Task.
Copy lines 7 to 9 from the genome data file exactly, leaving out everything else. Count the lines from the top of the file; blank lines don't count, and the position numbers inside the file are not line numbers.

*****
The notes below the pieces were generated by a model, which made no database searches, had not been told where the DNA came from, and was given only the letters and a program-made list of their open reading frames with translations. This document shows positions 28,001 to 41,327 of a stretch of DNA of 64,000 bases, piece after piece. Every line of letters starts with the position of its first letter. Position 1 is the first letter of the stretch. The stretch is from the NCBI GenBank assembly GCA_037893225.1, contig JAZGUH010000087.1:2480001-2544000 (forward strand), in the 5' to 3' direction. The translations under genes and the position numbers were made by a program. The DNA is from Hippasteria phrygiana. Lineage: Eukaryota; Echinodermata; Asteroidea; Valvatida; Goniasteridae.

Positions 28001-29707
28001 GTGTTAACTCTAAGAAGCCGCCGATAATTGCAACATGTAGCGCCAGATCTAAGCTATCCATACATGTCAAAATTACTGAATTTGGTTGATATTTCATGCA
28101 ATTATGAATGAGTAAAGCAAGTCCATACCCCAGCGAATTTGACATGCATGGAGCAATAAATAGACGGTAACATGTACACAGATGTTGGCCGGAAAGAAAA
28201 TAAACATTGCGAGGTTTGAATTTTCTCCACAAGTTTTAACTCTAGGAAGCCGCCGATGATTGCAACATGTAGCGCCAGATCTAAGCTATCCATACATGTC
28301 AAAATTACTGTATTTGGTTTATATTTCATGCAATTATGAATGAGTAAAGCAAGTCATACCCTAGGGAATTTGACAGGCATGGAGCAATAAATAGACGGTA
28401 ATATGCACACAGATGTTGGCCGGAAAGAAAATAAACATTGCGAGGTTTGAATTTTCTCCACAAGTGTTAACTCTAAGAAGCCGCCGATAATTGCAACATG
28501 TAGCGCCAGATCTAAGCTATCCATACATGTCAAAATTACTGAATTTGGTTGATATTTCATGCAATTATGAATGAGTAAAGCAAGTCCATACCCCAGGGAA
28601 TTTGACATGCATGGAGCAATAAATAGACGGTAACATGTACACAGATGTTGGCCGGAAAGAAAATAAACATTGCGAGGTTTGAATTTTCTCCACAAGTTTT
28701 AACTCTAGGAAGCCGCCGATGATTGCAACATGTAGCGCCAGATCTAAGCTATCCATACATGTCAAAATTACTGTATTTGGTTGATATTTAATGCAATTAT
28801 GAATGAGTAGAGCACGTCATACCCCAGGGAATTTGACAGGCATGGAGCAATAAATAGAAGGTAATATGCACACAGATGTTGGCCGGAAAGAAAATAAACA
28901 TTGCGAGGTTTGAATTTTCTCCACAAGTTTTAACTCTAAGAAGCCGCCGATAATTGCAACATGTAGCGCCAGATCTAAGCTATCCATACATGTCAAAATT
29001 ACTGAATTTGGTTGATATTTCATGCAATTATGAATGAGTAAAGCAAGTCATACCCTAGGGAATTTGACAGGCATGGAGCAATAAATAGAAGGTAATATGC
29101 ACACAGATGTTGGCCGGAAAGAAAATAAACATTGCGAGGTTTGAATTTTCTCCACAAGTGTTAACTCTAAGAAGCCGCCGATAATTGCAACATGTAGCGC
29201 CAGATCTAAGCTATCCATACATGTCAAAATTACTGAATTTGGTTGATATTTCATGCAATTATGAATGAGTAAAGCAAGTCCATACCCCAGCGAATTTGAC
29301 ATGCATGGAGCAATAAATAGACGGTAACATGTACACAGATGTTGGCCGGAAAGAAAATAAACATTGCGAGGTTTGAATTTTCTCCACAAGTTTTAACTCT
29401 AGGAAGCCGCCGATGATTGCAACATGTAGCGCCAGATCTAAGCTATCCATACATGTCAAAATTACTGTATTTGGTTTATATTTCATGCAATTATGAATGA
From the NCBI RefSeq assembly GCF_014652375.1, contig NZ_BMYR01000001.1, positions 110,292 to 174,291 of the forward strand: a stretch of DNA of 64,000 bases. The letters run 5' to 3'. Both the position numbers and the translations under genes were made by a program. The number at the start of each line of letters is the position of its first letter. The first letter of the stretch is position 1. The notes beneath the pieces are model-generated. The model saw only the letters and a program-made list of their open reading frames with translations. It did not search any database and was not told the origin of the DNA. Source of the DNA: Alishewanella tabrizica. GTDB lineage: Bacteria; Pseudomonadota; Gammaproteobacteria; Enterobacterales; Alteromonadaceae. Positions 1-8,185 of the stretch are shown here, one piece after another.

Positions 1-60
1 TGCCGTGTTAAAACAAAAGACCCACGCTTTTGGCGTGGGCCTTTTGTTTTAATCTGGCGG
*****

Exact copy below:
28401 ATATGCACACAGATGTTGGCCGGAAAGAAAATAAACATTGCGAGGTTTGAATTTTCTCCACAAGTGTTAACTCTAAGAAGCCGCCGATAATTGCAACATG
28501 TAGCGCCAGATCTAAGCTATCCATACATGTCAAAATTACTGAATTTGGTTGATATTTCATGCAATTATGAATGAGTAAAGCAAGTCCATACCCCAGGGAA
28601 TTTGACATGCATGGAGCAATAAATAGACGGTAACATGTACACAGATGTTGGCCGGAAAGAAAATAAACATTGCGAGGTTTGAATTTTCTCCACAAGTTTT